Description: She is shown in the dark dressing room and on the rink wearing a mask. She skates down the ice and shots a puck into an empty net.
Narrator: Together, we can make a difference for patients who live, work and play in communities across Canada.
Description: The young woman is back in the dressing room in a t-shirt that reads “Hockey Gives Blood”.
Narrator: Book your appointment today at blood.ca/HGB
Description: Super: GRAPHIC: Brought to you by Canada Life
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Super: Register today at blood.ca/BeAHero
Graphic: Logos: Canadian Blood Services, Hockey Gives Blood, Brought to you by Canada Life.
Narrator: I’m Alex Kannok-Leipert
Description: A young man wearing a toque stands outdoors in front of a winter scene and speaks directly to the camera.
Narrator: Team captain of the Vancouver Giants and proud Hockey Gives Blood player ambassador.
Description: The camera zooms in closely to the young man’s face, and the text on his toque becomes visible. A patch reads “Hockey Gives Blood” and the embroidery reads “Be a Hero”.
Narrator: Each year, hundreds of patients in Canada
Description: The young man is now in skates, standing on an ice rink in front of a hockey net, with his back to the camera. He is holding a hockey stick in his left hand and wearing a jersey with the number “41”. hockey jersey and skates.
Narrator: With cancers and blood diseases need a stem cell transplant to save their life many of whom are facing challenges finding a matching stem cell donor, especially those from diverse backgrounds.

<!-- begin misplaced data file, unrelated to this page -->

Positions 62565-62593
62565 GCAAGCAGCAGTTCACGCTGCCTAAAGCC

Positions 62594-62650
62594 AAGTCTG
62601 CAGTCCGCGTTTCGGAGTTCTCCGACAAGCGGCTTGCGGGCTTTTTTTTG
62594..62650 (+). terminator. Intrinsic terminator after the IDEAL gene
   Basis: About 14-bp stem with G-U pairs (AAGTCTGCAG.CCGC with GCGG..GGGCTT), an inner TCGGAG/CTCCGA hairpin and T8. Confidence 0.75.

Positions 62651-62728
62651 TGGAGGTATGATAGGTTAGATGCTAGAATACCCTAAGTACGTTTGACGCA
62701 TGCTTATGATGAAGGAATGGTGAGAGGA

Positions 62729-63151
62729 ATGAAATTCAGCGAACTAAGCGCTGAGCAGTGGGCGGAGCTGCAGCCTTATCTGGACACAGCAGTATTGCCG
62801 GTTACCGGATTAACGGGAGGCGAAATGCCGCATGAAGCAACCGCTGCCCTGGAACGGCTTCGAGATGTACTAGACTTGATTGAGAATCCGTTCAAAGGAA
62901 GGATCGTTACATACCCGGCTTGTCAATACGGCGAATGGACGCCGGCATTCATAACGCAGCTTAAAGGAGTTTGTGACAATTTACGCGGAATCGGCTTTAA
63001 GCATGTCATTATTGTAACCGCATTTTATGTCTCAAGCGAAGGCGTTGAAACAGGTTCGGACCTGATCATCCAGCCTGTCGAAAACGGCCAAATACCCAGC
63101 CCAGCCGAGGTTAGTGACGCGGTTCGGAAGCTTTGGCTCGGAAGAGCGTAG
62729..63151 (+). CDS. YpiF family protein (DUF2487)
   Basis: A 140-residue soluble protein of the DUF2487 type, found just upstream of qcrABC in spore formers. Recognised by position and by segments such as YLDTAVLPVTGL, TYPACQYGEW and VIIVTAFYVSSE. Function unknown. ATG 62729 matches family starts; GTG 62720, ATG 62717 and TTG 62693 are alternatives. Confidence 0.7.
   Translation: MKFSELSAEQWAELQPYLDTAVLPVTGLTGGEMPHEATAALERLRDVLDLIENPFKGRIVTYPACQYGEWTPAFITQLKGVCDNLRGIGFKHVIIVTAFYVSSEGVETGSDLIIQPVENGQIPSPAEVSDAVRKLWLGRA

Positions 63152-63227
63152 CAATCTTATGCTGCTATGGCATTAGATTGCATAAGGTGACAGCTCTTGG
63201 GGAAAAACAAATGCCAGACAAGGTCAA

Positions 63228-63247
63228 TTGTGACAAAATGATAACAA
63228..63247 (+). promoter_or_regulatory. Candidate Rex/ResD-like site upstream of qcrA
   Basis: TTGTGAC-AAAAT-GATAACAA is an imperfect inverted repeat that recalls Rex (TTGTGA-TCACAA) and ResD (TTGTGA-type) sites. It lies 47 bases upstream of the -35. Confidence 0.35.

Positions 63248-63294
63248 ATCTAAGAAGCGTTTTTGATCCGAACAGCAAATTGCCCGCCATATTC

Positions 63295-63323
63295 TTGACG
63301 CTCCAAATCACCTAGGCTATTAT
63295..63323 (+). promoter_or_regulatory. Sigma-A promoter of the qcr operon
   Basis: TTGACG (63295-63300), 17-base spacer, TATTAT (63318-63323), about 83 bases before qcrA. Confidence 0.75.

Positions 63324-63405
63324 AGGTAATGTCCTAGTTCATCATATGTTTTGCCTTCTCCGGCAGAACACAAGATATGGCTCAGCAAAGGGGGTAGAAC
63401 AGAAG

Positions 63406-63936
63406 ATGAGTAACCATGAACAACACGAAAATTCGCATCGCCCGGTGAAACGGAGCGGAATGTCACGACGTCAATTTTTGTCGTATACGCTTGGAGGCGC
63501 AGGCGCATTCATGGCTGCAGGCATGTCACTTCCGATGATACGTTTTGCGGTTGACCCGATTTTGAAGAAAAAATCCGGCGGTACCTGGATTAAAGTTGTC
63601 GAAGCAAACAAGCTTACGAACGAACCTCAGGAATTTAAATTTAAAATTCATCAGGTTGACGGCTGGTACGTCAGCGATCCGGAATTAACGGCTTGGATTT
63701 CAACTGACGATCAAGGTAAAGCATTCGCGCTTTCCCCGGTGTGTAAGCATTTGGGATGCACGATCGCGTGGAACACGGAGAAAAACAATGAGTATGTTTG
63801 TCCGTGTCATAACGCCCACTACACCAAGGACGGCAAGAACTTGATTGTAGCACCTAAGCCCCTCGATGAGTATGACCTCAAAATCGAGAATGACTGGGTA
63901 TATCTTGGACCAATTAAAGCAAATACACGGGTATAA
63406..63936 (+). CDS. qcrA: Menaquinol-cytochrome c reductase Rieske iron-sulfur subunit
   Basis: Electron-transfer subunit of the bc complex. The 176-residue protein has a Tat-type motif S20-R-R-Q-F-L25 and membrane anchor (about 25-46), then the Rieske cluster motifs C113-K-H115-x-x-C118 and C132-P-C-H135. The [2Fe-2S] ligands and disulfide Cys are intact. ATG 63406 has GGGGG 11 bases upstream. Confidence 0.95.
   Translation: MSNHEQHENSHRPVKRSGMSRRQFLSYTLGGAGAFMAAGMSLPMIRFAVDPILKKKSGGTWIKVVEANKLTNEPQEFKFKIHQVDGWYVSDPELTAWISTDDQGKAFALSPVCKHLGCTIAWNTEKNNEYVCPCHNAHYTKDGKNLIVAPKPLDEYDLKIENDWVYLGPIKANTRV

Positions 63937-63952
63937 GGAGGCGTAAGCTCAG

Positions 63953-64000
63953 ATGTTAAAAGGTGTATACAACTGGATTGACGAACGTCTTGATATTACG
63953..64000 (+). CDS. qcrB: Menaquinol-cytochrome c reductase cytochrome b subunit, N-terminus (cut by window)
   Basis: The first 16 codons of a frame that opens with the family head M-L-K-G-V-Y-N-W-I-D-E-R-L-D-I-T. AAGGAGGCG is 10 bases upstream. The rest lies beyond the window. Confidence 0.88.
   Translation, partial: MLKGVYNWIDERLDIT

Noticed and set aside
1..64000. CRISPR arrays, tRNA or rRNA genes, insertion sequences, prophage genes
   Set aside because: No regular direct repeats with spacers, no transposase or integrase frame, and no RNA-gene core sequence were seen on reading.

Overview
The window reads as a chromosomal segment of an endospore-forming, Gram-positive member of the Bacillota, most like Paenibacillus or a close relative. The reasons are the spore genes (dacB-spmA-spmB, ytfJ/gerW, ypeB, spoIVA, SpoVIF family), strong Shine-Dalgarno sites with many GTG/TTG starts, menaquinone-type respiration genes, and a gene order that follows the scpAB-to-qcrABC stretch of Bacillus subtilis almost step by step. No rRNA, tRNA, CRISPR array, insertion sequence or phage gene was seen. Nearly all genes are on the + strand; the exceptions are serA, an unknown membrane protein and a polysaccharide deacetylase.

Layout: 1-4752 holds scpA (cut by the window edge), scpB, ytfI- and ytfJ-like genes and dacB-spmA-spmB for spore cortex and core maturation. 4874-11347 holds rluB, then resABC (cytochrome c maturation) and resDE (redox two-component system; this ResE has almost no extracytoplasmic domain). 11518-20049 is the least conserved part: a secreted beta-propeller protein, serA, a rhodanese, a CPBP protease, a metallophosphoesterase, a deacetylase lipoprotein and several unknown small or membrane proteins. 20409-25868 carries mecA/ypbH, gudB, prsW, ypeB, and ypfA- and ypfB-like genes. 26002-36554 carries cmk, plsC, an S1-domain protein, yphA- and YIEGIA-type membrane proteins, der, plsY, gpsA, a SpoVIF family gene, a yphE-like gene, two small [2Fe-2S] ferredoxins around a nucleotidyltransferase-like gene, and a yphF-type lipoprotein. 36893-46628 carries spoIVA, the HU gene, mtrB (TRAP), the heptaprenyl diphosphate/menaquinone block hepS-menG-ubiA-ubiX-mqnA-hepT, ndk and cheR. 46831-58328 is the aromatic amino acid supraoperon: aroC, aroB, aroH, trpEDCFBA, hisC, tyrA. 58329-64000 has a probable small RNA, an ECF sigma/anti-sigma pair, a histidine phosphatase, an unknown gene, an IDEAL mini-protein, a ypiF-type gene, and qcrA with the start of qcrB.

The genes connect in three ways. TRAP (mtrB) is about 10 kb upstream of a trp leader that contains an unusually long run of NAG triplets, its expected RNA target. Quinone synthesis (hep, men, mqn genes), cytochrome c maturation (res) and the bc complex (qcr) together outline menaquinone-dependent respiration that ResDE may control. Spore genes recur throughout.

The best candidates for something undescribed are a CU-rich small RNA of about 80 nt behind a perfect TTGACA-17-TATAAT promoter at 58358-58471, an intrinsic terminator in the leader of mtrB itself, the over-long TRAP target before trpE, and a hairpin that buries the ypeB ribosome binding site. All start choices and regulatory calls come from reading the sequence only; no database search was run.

Description: He skates towards the net, handling a puck with his hockey stick.
Narrator: To make matters worse, since the start of the pandemic, the number of Canadians joining the Stem Cell Registry has dropped significantly.
Description: He shoots the puck into the net. SUPER: “The number of Canadians joining the Stem Cell Registry has dropped significantly.”
Narrator: It’s easy to start your registration online
Description: The same young man holds up a tablet and is shown answering a questionnaire.
Narrator: and receive your personal cheek swabbing kit in the mail.
Description: He opens a mailbox and pulls out an envelope. Hands are shown opening the envelope.
Narrator: If you are 17 to 35 years old, joining the Canadian Blood Services Stem Cell Registry means
Description: He swabs the inside of his cheek with a swab from the package in the envelope. He then reseals the package. The outside of the package reads #GetSwabbed. The young man places a sealed envelope into a red Canada Post mailbox.
Narrator: you could be a hero to a patient waiting for a stem cell match.
Description: The young man stands outside again, wearing a toque a speaking directly to the camera. SUPER: #BeAHero
Narrator: Register today at blood.ca/BeAHero
Description: Super: GRAPHIC: Brought to you by Canada Life
(1 line of illegible text).
SUPER: Register today at blood.ca/BeAHero
GRAPHIC: Logos: Canadian Blood Services, Hockey Gives Blood, Brought to you by Canada Life.
Find out if you could be eligible to donate blood or plasma.Learn moreOpens a new website in a new window
You could be a lifesaving match for someone in need.Learn moreOpens a new website in a new window
Register online and join with a simple mail-in kit.Learn moreOpens a new website in a new window
Find out more about Hockey Gives Blood and the Hockey Gives Blood Player Ambassador Program, as well as how you can donate or get involved.
Canadian Blood Services is a registered charity — Charitable Registration no. 870157641RR001.